The list of plants on which N. viridula has been recorded in the neotropics includes 70 plant species belonging to 19 families, from which 29 species were considered to be reproductive hosts, i.e., plants on which bug can complete development (Table 1).


The small-green stink bug, P. guildinii, has a wide Neotropical distribution (Panizzi & Slansky 1985a; Ribeiro et al. 2009; Zerbino 2007, 2009, 2010). It has existed in Florida for many years without being much of a pest (Kirkaldy 1909; Genung et al. 1964). Recently, it has become a major pest of soybean in Alabama, Georgia, Louisiana, Mississippi, South Carolina, and Texas (McPherson & McPherson 2000; Bauer & Baldwin 2006; Kamminga et al. 2012).

Compared to N. viridula, P. guildinii feeds on fewer plant species, being confined mostly to legumes (Fabaceae) (Panizzi & Slansky 1985b; Panizzi & Parra 2012). Among the legumes, plants of the genus Indigofera seem to be preferred (Panizzi 1992). However, other species of cultivated and non-cultivated plants of different families are at various times used by this pentatomid, either as a source of nutrients or water, or as shelter (Table 2).

Table 1.

Cultivated and non-cultivated plants associated with Nezara viridula (L.) in the neotropics. Numbers in parentheses indicate references and localities given at the end of the table.




In the northern state of Paraná, Brazil, in Londrina County, it completes three generations on soybean during the spring and summer months; then it moves to other legume plants such as lanceleaf crotalaria, Crotalaria lanceolata E. Mey, and pigeon pea, Cajanus cajan (L. Millsp.) (Fabaceae), completing another generation. During the mild winter in this area it moves to indigo legume plants completing a fifth generation, before returning to soybean the following spring (Panizzi 1997).

In cooler areas of the south (e.g., Rio Grande do Sul) it is found on alternate plants such as chickling pea, Vicia sativa L. (Fabaceae), wild radish, Raphanus sativus L. (Brassicaceae) , and white lupin, Lupinus albus L. (Fabaceae) (Silva et al. 2006). Further south in Uruguay, in addition to reproducing on soybean, at least two generations occur on cultivated forage legumes (Medkago sativa L., Trifolium pratense L., Lotus corniculatus L. - Fabaceae) during the spring and summer. Other associated plants include Pittosporum undulatum Ventenat (Pittosporaceae), Ligustrum lucidum Aiton (Oleaceae), and Phyllostachys sp. (Poaceae) on which they do not reproduce but seek shelter and may eventually feed. Adults are found underneath eucalyptus litter during autumn and winter, peaking in July (Zerbino et al. 2015).

Table 2.

Cultivated and non-cultivated plants associated with Piezodorus guildinii (Westwood) in the neotropics. Numbers in parentheses indicate references and localities given at the end of the table.




The list of plants on which P. guildinii has been recorded in the neotropics includes 49 plant species belonging to 22 families, of which 24 species were considered to be reproductive hosts (Table 2).


The Neotropical brown stink bug E. heros was considered uncommon in the neotropics until the 1970's (Williams et al. 1973; Panizzi et al. 1977). Today it is the most abundant stink bug pest of major commodities in Brazil, feeding on Fabaceae, Solanaceae, Brassicaceae and Compositae (references in Panizzi et al. 2000a). More recently, it has been recorded feeding on Malvaceae (cotton), and is becoming wide spread on this plant in central-west Brazil (Soria et al. 2010).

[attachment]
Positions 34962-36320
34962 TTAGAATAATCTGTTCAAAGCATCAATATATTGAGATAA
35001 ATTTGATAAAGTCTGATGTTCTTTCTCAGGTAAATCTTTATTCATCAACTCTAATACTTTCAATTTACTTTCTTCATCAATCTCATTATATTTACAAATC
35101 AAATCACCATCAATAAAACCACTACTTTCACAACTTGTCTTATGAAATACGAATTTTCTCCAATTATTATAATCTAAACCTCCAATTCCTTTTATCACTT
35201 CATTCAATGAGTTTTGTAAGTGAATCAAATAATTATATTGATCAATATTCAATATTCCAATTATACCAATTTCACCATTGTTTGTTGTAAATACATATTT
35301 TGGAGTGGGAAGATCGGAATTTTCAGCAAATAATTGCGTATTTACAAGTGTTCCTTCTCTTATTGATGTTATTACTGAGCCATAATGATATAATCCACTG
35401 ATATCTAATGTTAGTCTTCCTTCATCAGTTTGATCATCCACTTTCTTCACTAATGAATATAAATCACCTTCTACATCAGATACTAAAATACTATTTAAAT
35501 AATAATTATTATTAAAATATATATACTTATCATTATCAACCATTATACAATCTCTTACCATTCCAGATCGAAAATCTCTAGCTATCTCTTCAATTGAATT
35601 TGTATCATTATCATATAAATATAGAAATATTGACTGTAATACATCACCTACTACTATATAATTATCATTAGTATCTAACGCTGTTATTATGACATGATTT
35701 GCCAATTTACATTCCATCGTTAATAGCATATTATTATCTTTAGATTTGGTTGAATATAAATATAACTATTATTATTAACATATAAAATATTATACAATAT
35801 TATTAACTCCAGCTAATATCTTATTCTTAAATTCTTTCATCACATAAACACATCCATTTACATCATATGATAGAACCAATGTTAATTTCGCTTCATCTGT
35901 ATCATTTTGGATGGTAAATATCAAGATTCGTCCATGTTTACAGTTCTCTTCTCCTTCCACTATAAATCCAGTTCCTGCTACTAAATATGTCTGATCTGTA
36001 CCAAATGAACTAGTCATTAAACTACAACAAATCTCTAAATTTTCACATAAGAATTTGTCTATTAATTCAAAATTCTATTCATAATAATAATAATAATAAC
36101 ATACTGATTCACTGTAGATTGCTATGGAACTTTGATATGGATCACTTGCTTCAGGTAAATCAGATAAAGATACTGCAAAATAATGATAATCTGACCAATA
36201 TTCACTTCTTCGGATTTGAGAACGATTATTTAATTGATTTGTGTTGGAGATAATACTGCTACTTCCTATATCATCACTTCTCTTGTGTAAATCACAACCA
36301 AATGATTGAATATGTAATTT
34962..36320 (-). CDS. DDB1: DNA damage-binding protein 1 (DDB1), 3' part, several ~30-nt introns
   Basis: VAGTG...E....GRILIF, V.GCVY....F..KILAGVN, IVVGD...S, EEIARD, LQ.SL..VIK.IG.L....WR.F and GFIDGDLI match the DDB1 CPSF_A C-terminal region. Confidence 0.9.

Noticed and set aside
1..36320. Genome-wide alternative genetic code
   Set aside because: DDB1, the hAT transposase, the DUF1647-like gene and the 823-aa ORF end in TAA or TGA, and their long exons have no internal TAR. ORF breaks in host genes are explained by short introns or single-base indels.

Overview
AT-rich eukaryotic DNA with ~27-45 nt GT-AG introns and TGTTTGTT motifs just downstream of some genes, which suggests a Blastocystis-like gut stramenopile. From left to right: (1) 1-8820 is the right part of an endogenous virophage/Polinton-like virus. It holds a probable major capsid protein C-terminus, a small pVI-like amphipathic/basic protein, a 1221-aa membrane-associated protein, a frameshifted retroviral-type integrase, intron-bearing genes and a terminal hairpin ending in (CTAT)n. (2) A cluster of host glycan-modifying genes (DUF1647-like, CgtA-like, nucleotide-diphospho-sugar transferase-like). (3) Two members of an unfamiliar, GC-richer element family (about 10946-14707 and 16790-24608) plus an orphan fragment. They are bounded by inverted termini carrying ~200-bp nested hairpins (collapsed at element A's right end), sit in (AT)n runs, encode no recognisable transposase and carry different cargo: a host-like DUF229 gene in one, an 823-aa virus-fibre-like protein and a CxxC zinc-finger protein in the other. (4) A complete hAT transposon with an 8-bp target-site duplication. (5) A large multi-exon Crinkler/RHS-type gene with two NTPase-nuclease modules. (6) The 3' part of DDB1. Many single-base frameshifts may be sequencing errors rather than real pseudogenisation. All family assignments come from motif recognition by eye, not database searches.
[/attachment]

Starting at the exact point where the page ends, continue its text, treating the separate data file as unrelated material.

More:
Despite its polyphagy, the number of recorded host plants is smaller than recorded for the former two species (Table 3). This might be explained because of the habit of E. heros to overwinter under dead leaves (Panizzi & Niva 1994). It may stay on the ground for up to six months during the fall-winter and the beginning of spring in partial dormancy without feeding (Panizzi & Vivan 1997).

E. heros historically completed four generations per year in northern Paraná State, Brazil (Panizzi 1997). However, two main factors favored its biology, adding additional generations and increasing its numbers: the widespread adoption of the no-tillage cultivation systems, and the introduction of multiple cropping. These allowed the species to expand in the Brazilian territory and into Argentina (Saluso et al. 2011).

Table 3.

Cultivated and non-cultivated plants associated with Euschistus heros (F.) in the neotropics. Numbers in parentheses indicate references and localities given at the end of the table.


In the southern-most state of Rio Grande do Sul (RS) in Brazil E. heros is now the most abundant species of pentatomid on soybean, reaching over 80% of the total number of stink bugs collected in Passo Fundo, RS, latitude S 28° 15′ 46″ (A. R. Panizzi, unpublished). A survey in the state indicated its presence on Amaranthus retroflexus L. (Amaranthaceae), Solanum megalochiton Mart., S. mauritianum Scop., and Vassobia breviflora (Sendtn.) Hunz. (Solanaceae) (Medeiros & Megier 2009). Elsewhere, it has begun feeding on seedlings of soybean (Corrêa-Ferreira et al. 2010b) and corn (Rosa-Gomes 2010).

The list of plants on where E. heros has been recorded in the neotropics includes 21 plant species belonging to 11 families, from which 6 species were considered to be reproductive hosts (Table 3).


The brown-winged stink bug E. meditabunda is a Neotropical pentatomid found in Argentina, in several states of Brazil, in Paraguay, in Uruguay, and in several islands of the Caribbean (see distribution map in Panizzi 2014). It is reported as a pest of many species of Solanaceae (e.g., tomato, potato), and Fabaceae (peas, soybean, alfalfa); it may also be a pest on cotton, eggplant, tobacco, sunflower, papaya, and grapes (Silva et al. 1968; Rizzo 1976; Lopes et al. 1974).